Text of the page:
• A T-cell immune response in a subset of T-cells following vaccination with HAV vaccine (a neo-antigen) in a human subject was determined. Two representative Vβ families, Vβ14 and Vβ20, show clonal dominants in the CD4CD45RA T-cell subset (FIG. 4, indicated by arrows in the gel image panel) but not in the CD45RO T-cells following vaccination. The polyclonal CDR3 sequences form a smear in agarose gel, but the monoclonal sequence presents as a single clear band (see Vβ20) in the gel image.
  • Example 5 Quantitative Analysis of Clonal Expansion Products
  • Fluorescently labeled PCR products were scanned using a DNA sequencer. Results are shown in FIG. 5 (upper panel). The scanned data were then collected and analyzed using quantitative analytical statistics software (available from BioMed Immunotech, Inc., Alachua, Fla.), providing a three-dimensional landscape (FIG. 5, lower panel). The extent of the expanded clonotypes and CDR3 size in TCR Vβ repertoires is seen in FIG. 5, (upper panel). The x-axis displays the 22 Vβ families while the Y-axis corresponds to CDR3 lengths from 6 to 15 amino acids. The Z-axis is the distance (D %) value measuring the extent of clonal expansion.
  • Example 6 Comparison of Pre and Post vaccination Clonalities
  • This example compares clonalities in TCR Vβ repertoires between pre- and post-vaccination from a human subject. T-lymphocytes were separated from blood of a male subject before and after vaccination. Clonalities of 5 TCR Vβ repertoires were analyzed by the method described in previous examples. Results showed polyclonal repertoires in 5 Vβ families (Vβ4, Vβ11, Vβ18, Vβ20, and Vβ23) from the subject before immunization (FIG. 6). A strong cellular immune response 2 months after vaccination was indicated in the clonal expanded repertoires displayed in the same Vβ families (FIG. 6).
  • Example 7 TCR Vβ repertoire Changes During HAARTTreatment
  • A longitudinal evaluation of clonality was performed in an HIV-infected patient receiving HAART. Successful therapy in the subject population resulted in a decline in virus load to undetectable levels (<50 copies/ml.) and importantly, the polyclonal repertoire in CD4 T-cells was reestablished within 8 weeks of the initial treatment. Clonal repertoires of Vβ7, 9 and 14 (FIG. 7) showed single DNA band in the patient before HAART therapy (FIG. 7, lanes 2, 5, and 8) while the restored repertoire displayed smear DNA fragments following HAART (lanes 3,4,6,7,9, and 10).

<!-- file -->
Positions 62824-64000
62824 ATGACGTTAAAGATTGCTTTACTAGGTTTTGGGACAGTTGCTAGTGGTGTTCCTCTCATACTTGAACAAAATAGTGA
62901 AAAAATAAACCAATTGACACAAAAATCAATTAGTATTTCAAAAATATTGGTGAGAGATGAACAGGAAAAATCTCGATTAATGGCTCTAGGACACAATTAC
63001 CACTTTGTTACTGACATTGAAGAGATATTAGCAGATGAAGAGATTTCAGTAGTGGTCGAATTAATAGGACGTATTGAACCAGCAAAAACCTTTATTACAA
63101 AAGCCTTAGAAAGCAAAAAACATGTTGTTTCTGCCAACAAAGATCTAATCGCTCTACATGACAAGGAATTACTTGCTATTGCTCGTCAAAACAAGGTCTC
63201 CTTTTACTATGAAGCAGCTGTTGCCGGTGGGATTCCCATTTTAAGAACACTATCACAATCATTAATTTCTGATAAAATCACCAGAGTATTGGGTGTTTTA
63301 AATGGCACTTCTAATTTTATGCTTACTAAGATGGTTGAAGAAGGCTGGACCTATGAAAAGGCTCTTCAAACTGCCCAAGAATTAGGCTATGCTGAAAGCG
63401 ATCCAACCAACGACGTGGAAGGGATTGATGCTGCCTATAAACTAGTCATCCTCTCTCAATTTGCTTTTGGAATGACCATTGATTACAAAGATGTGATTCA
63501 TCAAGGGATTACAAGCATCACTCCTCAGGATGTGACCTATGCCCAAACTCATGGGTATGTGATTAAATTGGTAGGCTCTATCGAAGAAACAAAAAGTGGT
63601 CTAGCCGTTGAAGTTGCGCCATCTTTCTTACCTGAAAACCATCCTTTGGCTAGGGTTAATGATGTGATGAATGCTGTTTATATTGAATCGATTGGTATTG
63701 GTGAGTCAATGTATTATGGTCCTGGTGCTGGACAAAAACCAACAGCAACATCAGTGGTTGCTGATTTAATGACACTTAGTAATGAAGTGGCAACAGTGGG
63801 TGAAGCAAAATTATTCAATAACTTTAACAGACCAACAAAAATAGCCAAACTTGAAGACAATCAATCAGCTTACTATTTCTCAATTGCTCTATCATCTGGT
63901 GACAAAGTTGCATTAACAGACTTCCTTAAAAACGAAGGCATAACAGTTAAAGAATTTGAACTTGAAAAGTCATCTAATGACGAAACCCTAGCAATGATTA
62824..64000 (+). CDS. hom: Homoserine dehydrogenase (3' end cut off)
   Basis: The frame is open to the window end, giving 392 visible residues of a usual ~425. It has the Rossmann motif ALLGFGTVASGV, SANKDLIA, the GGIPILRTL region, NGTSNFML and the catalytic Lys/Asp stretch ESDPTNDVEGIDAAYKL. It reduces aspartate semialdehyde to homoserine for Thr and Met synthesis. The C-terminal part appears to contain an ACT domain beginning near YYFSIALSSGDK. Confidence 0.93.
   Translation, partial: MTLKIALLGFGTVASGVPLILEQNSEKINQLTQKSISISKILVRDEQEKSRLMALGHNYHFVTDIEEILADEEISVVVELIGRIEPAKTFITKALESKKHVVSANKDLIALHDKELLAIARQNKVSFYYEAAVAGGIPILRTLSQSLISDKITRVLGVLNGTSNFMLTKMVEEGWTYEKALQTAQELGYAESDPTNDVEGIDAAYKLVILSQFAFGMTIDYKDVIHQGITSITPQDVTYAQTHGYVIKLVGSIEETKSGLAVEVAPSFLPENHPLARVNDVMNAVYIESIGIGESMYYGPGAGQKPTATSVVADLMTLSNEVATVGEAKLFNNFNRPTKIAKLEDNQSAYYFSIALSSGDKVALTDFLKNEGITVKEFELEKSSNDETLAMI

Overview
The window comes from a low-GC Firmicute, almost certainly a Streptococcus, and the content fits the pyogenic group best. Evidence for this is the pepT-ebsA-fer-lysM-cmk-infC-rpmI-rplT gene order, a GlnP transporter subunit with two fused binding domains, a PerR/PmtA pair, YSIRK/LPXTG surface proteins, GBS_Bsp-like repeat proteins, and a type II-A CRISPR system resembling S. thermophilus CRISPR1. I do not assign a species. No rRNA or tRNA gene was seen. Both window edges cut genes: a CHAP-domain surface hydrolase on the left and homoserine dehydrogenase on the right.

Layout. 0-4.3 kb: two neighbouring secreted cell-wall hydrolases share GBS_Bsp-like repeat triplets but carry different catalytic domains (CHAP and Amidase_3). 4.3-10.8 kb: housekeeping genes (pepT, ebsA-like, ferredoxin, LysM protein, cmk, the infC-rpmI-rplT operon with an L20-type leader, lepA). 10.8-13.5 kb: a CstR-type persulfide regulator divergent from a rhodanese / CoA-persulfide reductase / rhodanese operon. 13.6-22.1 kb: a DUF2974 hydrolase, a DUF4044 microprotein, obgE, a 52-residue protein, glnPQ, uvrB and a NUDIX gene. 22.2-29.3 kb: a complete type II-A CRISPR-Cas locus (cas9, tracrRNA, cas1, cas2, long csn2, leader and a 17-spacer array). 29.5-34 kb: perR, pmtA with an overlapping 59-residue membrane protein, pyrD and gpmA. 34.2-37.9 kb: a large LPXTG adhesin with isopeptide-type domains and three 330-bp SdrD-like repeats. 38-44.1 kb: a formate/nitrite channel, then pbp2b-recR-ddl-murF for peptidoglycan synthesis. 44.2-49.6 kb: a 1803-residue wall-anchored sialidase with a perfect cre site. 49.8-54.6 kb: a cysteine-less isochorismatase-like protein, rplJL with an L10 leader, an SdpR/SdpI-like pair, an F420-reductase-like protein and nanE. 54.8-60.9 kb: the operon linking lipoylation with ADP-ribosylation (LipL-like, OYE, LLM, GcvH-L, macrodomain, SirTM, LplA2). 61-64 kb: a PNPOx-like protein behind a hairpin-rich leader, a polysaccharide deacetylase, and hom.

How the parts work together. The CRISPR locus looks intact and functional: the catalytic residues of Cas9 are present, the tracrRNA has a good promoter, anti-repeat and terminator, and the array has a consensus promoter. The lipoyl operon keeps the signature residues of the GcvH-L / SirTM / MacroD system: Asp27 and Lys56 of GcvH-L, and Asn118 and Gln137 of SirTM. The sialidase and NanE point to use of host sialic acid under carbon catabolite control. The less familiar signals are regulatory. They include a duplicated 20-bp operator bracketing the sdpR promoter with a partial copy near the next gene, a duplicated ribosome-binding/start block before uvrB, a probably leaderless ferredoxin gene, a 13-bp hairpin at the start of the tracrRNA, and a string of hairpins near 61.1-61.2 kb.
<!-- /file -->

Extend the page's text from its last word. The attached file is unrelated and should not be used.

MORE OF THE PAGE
• Example 8 TCR Vβ repertoires in Mice Before and After Injection of AAT
  • Comparison of clonalities of TCR Vβ repertoire in mouse splenocytes between pre- and post-injecting AAT. Splenocytes were separated from the spleen of NOD mice. Clonalities of 5 TCR Vβ repertoires were analyzed. Polyclonal repertoires were observed in 5 Vβ families (Vβ2, Vβ3, Vβ8.2, Vβ9, and Vβ11) before injection of AAT. Four weeks after initiation of AAT to prevent the development of diabetes, the clonal expanded repertoires were displayed in the same Vβ families (see FIG. 8).
  • Example 9 Procedures for Detecting and Quantitation of Clonality
  • Clonality of an expanded T-cell population in the CEDR3 region of 22 Vβ gene families can be detected using two-step PCR amplifications and subsequent detection by ultraviolet light after gel separation.
  • A first strand cDNA is synthesized by using either total RNA (oligodT primer is preferred) or mRNA using a random primer from human T-lymphocytes to serve as templates for primary PCR amplifications. Templates of the nested PCR are obtained from the PCR products of the primary amplification. Clonality of the TCR Vβ repertoires can be detected by separating the nested PCR products on high resolution agarose gel and directly observed under untraviolet light.
  • A typical procedure is outlined below:
      • Synthesize cDNA from T lymphocytes
      • Perform primary PCR amplification using H plate I pre-coated with primary primers for amplification of 22 Vβ families.
      • Perform nested PCR amplification using HC plate II pre-coated with nested primers for amplification of 22 Vβ families
      • Test for presence of PCR products
      • Determine clonality by separating PCR products on high resolution agarose gel
  • Primary PCR Amplification Conditions:
    • Initial denaturation at 95° C. for 3 min, then
    • 95° C. for 1 min
    • 55° C. for 1 min
    • 72° C. for 1 min
    • 35 cycles
    • 72° C. for 10 min
  • Nested PCR Amplification Conditions:
    • Initial denaturation at 95° C. for 3 min, then
    • 95° C. for 30 s
    • 50° C. for 30 s
    • 72° C. for 30 s
    • 25 cycles
    • 72° C. for 10 min
      Detecting Clonality
  • Prepare a 4% high resolution agarose gel:
  • HR agarose powder is mixed with 1× TAE buffer to the desired concentration and then heated in a microwave until completely melted. Ethidium bromide (final concentration 0.5 μg/ml) is added to the gel. After cooling the solution to about 60° C., it is poured into a 12-14 cm in length tray containing a sample comb with 24 teeth and allowed to solidify at room temperature.